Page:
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Compensatory interest on bank error (non-PPI) tax?

Entered in the Interest income section or Other Income?

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Apologies for the long background to follow before the question, but I'm giving it in case it effects how the position may be viewed.

A client of mine used to have a flexible mortage with Natwest One. In 2014 they wrote and said he was behind with his plan (even though the initial terms stated you could pay how you wanted as long as cleared within the term) and when he called them they wanted him to pay a ridiculous amount extra each month which he couldn't afford. So rather then face reposession down the line, he sold his house and has rented since.

Out of the blue, this week he received a letter from Natwest saying that after an internal review they have found that communications with some customers in 2014 caused them to take actions, such as selling their house, which wasn't their intention, and apologised.

In similar cases they offered the costs incurred in selling and have offered my client £3970 which they say is the average cost of selling. Then on top they have added Compensatory Interest which has had Basic Rate tax deducted. The letter says if you aren't a taxpayer you can recover this, or if a 40% payer you need to pay another 20%.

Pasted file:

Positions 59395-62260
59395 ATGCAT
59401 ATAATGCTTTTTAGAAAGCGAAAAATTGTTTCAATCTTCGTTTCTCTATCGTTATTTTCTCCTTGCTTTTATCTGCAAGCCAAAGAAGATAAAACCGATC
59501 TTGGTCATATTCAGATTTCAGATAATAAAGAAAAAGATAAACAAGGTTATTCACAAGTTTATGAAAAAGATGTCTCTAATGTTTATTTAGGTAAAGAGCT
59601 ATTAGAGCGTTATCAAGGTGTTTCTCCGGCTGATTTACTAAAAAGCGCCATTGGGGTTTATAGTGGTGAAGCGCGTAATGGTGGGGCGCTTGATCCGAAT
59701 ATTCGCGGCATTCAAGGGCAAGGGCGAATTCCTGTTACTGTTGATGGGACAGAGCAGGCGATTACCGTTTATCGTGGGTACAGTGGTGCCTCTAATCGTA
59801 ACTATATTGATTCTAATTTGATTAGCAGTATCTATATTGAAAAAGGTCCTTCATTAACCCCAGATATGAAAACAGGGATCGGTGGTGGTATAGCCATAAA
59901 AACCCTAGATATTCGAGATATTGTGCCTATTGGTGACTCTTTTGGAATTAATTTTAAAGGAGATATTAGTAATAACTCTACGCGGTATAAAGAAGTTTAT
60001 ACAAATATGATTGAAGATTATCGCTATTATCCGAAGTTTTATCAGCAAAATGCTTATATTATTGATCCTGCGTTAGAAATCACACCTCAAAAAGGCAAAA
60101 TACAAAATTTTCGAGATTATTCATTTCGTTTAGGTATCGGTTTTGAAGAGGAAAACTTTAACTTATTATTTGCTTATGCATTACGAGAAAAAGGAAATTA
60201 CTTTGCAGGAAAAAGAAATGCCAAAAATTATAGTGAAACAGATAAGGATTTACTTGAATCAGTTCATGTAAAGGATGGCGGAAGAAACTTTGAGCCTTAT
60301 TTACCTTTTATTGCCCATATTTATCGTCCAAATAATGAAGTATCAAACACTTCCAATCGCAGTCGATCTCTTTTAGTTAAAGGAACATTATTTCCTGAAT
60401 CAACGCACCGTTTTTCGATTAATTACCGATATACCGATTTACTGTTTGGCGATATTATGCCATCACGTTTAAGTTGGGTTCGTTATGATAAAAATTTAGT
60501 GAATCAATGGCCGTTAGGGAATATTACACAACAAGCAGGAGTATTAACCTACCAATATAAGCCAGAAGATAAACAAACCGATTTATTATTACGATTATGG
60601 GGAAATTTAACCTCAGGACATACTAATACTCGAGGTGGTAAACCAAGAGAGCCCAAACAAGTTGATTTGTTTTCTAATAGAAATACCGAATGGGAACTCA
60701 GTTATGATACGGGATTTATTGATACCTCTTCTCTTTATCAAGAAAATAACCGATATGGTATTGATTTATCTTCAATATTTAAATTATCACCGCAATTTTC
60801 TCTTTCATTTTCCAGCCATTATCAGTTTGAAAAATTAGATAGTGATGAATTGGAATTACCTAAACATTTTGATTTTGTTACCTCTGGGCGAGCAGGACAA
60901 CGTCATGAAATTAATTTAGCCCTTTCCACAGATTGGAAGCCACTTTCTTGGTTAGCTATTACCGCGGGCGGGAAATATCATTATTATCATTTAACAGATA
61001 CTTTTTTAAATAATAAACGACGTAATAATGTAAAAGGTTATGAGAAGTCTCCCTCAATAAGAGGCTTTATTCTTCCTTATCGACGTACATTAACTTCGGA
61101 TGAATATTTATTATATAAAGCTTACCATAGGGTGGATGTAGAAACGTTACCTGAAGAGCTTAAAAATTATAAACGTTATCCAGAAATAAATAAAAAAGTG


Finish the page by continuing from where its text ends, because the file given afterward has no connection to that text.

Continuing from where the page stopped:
As this is Interest, can it not be included in the UK Interest section of a tax return and, provided under the Personal Savings Allowance, reclaim it? Or should it be entered under the Other Income section and, as the client is a Basic Rate payer, no effect?

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Psycho
By Wilson Philips
06th Oct 2019 10:21

Interest is interest

As an aside, if the bank has admitted liability in causing customers to sell their property unnecessarily then I would be considering a claim for (a) the lost increase in property value that I would otherwise have obtained by holding onto it and/or (b) the difference between rental and mortgage payments.

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By penelope pitstop
06th Oct 2019 14:33

Yes, it is treated as taxed bank interest and should be entered on the tax return as such.

If under £1,000 or £500(higher rate) it will be taxed at 0% and so a tax credit will arise in the tax calculation,

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